Digital Archaeology at PIARA 

PIARA is proud to have been part of the first wave of paperless archaeology. During 2011, in the rural Ancash highlands, PIARA integrated a procedure of 100% in-field mobile digital data collection for archaeological excavations and ceramic analysis, made feasible by recent advances in the portability, durability, sophistication, and affordability of consumer-line tablet computer hardware and software. Using a system that incorporates iPads with custom FileMaker databases and a variety of other applications, this our has allowed for greater consistency and efficiency in the recording of archaeological data. It's visual guides and interactive format has also enhanced the way that students learn the craft and science of archaeology. It has also helped crew members—which often shift from year to year—to effectively build off the work of their predecessors and collaborate on research across the site.

Since beginning this work, we've expanded this technology to heritage and development projects, including the installation of digital touchscreen museum exhibits and an interactive library book catalog for the local school to tracking the books we've donated to the Hualcayán Community Library.

Finally, we've also integrated photogrammetry techniques to the study and preservation of archaeological remains, from documenting millennia-old temple structures to portable objects like reconstructed effigy bottles.

 Why Did We Want to Do It?

Aside from our innate need to let our inner tech nerd run wild, there were a couple practical matters that were very important factors in our decision to "go digital," namely:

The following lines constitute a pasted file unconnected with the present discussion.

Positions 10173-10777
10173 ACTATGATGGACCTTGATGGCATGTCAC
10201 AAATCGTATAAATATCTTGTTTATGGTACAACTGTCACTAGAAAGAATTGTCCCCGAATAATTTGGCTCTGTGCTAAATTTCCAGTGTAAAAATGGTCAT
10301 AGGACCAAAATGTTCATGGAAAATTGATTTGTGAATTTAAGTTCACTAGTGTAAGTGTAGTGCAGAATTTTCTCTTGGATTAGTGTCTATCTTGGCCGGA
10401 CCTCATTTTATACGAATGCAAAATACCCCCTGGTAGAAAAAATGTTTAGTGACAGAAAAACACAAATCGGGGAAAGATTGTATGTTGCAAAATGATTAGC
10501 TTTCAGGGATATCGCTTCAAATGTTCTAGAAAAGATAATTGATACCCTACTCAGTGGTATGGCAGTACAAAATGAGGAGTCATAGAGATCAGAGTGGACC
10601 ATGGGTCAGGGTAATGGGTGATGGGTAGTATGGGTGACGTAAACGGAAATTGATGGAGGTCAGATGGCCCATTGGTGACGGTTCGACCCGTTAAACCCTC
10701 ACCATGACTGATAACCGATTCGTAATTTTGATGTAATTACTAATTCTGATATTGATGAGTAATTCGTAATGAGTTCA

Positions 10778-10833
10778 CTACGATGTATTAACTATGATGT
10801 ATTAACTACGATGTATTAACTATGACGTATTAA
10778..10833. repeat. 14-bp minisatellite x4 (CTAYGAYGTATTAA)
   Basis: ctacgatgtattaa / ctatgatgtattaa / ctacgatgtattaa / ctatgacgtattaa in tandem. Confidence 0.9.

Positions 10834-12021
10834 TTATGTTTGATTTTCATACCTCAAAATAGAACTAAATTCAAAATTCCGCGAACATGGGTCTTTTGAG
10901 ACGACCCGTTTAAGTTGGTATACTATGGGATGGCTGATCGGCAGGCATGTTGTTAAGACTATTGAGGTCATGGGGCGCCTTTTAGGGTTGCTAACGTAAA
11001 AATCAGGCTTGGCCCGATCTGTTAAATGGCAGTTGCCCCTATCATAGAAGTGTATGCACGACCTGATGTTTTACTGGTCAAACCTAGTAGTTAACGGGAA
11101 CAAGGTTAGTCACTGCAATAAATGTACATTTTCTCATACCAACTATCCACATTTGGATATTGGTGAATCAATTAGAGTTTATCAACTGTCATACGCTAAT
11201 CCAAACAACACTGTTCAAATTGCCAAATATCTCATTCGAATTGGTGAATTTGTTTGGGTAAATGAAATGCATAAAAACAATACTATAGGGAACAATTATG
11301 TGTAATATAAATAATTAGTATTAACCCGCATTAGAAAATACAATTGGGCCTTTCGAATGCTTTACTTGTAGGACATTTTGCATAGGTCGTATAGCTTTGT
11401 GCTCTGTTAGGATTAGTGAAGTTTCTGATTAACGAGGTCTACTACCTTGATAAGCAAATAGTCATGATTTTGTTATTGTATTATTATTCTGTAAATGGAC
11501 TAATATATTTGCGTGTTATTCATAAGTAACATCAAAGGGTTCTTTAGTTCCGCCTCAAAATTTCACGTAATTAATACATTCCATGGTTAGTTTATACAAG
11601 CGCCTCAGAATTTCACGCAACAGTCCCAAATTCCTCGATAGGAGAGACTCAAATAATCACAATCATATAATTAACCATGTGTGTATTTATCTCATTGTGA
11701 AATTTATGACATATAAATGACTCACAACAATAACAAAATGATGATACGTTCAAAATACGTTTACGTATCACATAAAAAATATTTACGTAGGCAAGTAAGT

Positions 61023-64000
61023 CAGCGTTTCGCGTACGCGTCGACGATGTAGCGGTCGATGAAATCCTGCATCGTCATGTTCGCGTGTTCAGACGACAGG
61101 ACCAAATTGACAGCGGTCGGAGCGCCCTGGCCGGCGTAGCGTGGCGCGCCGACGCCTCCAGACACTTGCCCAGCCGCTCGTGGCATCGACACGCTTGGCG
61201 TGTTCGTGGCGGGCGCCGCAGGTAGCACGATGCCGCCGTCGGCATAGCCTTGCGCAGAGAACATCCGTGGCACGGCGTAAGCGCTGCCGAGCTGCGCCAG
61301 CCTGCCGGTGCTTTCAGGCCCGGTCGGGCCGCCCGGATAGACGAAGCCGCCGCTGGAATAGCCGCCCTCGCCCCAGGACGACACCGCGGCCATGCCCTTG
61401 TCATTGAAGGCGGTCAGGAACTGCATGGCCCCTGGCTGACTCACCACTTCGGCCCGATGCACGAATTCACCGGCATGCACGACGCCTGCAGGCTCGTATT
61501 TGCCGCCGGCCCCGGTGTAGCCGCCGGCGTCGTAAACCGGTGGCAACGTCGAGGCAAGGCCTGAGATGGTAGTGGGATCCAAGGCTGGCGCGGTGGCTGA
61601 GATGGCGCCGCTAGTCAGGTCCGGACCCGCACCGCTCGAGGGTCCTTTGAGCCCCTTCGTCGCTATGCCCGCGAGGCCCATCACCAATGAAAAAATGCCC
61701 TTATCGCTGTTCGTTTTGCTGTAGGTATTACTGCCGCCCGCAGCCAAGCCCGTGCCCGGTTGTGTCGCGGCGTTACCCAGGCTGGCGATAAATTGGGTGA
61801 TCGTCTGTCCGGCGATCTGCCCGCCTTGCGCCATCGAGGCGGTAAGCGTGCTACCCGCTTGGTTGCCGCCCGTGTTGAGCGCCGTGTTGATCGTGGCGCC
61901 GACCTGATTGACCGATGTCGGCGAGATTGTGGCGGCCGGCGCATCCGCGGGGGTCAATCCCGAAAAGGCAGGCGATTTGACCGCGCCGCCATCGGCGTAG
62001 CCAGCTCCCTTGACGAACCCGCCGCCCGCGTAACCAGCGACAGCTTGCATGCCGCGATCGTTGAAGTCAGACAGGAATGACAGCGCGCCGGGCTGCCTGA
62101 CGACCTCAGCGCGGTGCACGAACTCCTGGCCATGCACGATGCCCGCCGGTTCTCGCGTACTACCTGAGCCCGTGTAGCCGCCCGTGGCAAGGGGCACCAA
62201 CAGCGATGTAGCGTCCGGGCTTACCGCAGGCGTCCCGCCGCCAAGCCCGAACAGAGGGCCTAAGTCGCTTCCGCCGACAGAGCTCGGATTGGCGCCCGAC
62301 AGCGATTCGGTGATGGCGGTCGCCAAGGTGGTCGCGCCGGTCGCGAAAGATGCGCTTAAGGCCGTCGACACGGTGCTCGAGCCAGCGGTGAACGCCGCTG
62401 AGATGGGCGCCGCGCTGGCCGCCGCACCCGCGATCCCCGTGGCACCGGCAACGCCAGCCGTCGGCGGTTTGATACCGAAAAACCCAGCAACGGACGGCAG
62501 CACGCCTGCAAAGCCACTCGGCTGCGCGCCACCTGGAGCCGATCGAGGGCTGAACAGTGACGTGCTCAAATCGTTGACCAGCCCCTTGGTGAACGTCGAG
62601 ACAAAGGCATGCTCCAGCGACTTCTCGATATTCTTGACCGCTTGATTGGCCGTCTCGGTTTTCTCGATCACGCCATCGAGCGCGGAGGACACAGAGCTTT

•   Streamline the data collection process and eliminate time needed for data entry and post-processing 
  •   Increase efficiency and consistency in data collected 

 Below you can see a smattering of screen shots from our database, representing the ability to view data in different layouts as well as the variety of data we were able to collect. 

 How Did We Do It?

Inspired by the iPads in Pompeii project featured on Apple's website after the iPad was first released, we set out about researching all the different aspects such a project involved, including:
  • Researching other projects that utilize similar integration of digital databases and  technologies (Wallrodt and Ellis 2011)
  •  Digitizing field record sheets for various types of data into a relational FileMaker database, linking together various sources of data in 
  •   Incorporating the digital database into archaeological excavations through the development and institution of a set of methodologies using the FileMaker database and other applications (e.g. OmniGraffle, iDraw, Ultralingua)

Was It Worth It?


Creating the database and researching different applications was lot of work upfront and required substantial “tech savvy,” but was a substantial time saver in the production, analysis, and reporting of archaeological data.
Produced data that is easily managed, referenced and accessible, especially for large, long-term projects
Provided standardization and flexibility in the way data is collected and displayed
Made data collection fun! Students actually want to do the photo log!

For more photos of our initial "iArchaeology" digital archaeology project, click here.

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All PIARA artwork, photos, and web and flyer designs are copyright © Rebecca E. Bria